Feature Films • Reality, Drama, Comedy, 20-Mar-2019
Dallas Mapleshade, a delusional actress, hires a filmmaker to make a feature documentary about her life to propel her into the spotlight. “#Blessed,” co-directed by Rich Costales and Kailee McGee, is a bonkers ‘fine line between real and fake’ romp through the life of a wannabe star, carried by a highly entertaining performance by McGee, chock-full of desperation, embarrassment and failure. To start, Dallas is just another aspiring nobody. That all changes when she decides to take her career into her own hands by making a documentary about herself. She sets out to find a director for said project, and a series of interviews reveals only one filmmaker who bothered to check out her website beforehand. His name is Rich, and he’s hired. Dallas’ roommate, Saskia, isn’t so sure about this new doc or the director, especially as Dallas lets him immediately infiltrate every aspect of her life. Things begin to look up for her, though, when she scores a role in an indie web pilot called “Quantum Entanglement,” and starts a relationship with a musician she meets after seeing perform on the subway with his 5-piece country band. And with all that, we’re just getting started. Filmed in 2014 but never released, the film is a wild ride through all the awkwardness, self-deception, and humiliation one can expect to endure as a struggler performer. A film that, at first, doesn’t seem to warrant an 82 minute runtime, gets more fascinating as it goes, doubling down on absurd developments and hilariously painful conflicts (see: her mom calling her obese), and yet somehow still remaining #blessed. Directed by Rich Costales & Kailee McGee. Written by Kailee McGee. Edited by Rich Costales. Starring: Kailee McGee, Saskia Maarleveld, Gabe Miner, Rich Costales, Dez’Mon Omega Fair, Charmaine Reedy.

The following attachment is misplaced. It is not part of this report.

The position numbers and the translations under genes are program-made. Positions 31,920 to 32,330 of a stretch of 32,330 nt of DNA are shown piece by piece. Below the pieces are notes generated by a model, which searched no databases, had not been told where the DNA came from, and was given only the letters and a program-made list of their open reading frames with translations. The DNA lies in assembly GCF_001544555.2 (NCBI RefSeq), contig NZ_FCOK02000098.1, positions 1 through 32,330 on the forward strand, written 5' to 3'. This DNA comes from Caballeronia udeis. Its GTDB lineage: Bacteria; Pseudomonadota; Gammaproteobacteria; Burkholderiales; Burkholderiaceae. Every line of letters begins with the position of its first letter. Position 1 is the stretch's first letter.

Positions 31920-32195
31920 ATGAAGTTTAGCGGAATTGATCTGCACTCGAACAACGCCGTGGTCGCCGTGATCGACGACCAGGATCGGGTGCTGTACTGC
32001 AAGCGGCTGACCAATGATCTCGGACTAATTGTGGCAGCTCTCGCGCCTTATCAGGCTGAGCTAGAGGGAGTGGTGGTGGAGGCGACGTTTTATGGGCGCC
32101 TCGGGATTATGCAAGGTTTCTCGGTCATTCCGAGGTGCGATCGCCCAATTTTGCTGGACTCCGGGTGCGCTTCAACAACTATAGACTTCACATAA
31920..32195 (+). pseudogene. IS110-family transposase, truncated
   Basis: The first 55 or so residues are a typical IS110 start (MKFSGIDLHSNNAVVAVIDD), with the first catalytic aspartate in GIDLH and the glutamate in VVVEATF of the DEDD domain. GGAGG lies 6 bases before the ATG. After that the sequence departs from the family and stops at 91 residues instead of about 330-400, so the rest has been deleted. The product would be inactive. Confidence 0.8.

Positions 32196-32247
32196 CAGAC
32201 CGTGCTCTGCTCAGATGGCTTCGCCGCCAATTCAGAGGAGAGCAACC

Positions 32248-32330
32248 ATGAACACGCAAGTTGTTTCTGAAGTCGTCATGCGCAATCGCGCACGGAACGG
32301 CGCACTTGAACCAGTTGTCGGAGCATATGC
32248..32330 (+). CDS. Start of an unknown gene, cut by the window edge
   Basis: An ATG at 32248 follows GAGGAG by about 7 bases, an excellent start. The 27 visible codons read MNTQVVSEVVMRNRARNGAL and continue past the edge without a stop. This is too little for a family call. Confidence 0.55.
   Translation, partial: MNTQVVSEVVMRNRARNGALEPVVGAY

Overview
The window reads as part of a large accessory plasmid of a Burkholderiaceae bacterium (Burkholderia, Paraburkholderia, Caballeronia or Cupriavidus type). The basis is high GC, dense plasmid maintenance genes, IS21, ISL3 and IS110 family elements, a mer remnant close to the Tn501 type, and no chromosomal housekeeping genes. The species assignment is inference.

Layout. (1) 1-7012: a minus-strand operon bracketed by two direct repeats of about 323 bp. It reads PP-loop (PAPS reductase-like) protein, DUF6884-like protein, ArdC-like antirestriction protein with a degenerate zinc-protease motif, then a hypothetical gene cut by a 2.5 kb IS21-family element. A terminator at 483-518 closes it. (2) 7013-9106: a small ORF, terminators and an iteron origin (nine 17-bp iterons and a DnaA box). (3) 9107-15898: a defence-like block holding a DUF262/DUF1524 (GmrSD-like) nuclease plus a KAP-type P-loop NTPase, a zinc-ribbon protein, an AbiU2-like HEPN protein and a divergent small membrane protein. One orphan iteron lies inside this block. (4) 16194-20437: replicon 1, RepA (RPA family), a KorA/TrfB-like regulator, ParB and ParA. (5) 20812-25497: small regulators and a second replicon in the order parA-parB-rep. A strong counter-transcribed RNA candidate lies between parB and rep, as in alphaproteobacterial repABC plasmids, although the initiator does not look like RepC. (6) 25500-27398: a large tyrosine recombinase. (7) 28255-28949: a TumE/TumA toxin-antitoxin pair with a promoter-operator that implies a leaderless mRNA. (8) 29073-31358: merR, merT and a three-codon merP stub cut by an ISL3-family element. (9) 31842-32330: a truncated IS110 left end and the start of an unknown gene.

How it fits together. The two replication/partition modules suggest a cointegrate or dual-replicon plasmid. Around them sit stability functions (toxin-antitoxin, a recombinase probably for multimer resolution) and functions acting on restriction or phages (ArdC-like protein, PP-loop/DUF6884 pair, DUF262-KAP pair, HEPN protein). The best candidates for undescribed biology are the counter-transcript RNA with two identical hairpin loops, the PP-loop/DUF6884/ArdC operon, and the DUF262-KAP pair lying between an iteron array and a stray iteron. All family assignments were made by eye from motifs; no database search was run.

Up Next in Feature Films
For the Plasma
PRESENTED BY FACTORY 25 // At a remote house on the coast of Maine, a young woman has found work as a forest-fire lookout responsible for monitoring the nearby woodland. But when her inquisitive and demanding friend Charlie arrives at the house, Helen finds herself challenged and unsettled by her...
While dealing with sexism and mistreatment at work, Lee finds solace in her relationship with her best friend, Evelyn. One of the more off-the-wall selections we’ve featured of late, this short feature (42 minutes) by Mitch F. Anderson is perhaps most notable for a striking absence — an on-screen...
Welcome to Nowhere (Bullet Hole Road)
In the illustrious tradition of on-the-road, rambler cinema, Welcome to Nowhere (Bullet Hole Road) is a fresh, experimental take. Heavily reliant on motion graphics animation, director William Cusick charts the surreal encounters of five overlapping strangers in the American desert. The spirit ca...